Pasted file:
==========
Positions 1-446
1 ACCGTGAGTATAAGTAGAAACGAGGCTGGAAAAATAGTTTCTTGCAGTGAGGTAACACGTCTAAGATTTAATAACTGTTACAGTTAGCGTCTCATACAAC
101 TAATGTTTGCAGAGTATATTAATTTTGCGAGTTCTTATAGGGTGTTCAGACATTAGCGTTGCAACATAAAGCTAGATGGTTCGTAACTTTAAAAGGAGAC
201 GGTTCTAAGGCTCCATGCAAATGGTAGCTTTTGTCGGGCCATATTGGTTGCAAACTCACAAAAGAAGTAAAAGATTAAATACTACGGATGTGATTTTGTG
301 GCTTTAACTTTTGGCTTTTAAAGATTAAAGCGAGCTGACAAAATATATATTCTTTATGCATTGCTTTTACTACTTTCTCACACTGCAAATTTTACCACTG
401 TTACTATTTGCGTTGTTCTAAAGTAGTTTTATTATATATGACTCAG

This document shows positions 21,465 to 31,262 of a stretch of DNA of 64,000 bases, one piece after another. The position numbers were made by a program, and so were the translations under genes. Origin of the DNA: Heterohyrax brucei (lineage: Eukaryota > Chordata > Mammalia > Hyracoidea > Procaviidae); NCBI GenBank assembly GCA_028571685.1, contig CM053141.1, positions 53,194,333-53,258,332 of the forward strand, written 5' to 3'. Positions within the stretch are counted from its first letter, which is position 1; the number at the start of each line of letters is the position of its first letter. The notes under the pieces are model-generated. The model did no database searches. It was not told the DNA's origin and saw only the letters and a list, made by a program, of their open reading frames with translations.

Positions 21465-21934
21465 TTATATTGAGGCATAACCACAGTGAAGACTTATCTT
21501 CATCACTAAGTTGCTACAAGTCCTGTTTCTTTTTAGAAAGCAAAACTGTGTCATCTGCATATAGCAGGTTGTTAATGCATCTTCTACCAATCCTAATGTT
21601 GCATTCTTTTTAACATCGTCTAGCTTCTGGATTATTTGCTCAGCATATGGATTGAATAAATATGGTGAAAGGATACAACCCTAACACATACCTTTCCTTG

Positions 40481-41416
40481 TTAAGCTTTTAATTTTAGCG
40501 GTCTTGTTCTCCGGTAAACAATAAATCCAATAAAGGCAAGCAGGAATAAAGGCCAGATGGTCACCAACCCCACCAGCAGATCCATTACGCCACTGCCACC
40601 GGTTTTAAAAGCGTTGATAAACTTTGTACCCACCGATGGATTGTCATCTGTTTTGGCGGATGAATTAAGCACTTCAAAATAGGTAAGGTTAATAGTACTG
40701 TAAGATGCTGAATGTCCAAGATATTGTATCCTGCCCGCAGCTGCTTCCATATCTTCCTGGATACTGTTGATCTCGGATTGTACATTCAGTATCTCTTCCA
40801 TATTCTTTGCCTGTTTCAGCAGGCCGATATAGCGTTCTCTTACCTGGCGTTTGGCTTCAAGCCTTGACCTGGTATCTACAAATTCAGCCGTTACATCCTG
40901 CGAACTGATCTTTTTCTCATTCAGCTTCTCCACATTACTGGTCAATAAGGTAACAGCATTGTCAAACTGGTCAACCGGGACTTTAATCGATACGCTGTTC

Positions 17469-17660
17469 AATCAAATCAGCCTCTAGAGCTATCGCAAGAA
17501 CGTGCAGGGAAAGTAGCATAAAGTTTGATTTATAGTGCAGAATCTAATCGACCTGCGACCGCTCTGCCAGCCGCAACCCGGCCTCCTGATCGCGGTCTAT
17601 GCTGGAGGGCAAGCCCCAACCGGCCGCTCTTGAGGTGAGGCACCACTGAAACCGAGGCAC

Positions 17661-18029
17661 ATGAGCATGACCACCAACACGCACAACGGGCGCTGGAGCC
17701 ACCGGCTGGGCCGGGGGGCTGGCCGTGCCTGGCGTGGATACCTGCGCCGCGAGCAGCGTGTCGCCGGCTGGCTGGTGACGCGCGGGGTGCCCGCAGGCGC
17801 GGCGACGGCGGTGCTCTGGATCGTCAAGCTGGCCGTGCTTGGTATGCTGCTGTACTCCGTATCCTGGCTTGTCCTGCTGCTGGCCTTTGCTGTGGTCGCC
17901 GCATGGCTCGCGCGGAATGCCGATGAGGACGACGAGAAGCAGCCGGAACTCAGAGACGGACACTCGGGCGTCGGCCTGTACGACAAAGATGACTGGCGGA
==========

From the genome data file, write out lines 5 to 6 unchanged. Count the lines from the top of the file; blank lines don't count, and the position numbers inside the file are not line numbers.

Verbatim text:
301 GCTTTAACTTTTGGCTTTTAAAGATTAAAGCGAGCTGACAAAATATATATTCTTTATGCATTGCTTTTACTACTTTCTCACACTGCAAATTTTACCACTG
401 TTACTATTTGCGTTGTTCTAAAGTAGTTTTATTATATATGACTCAG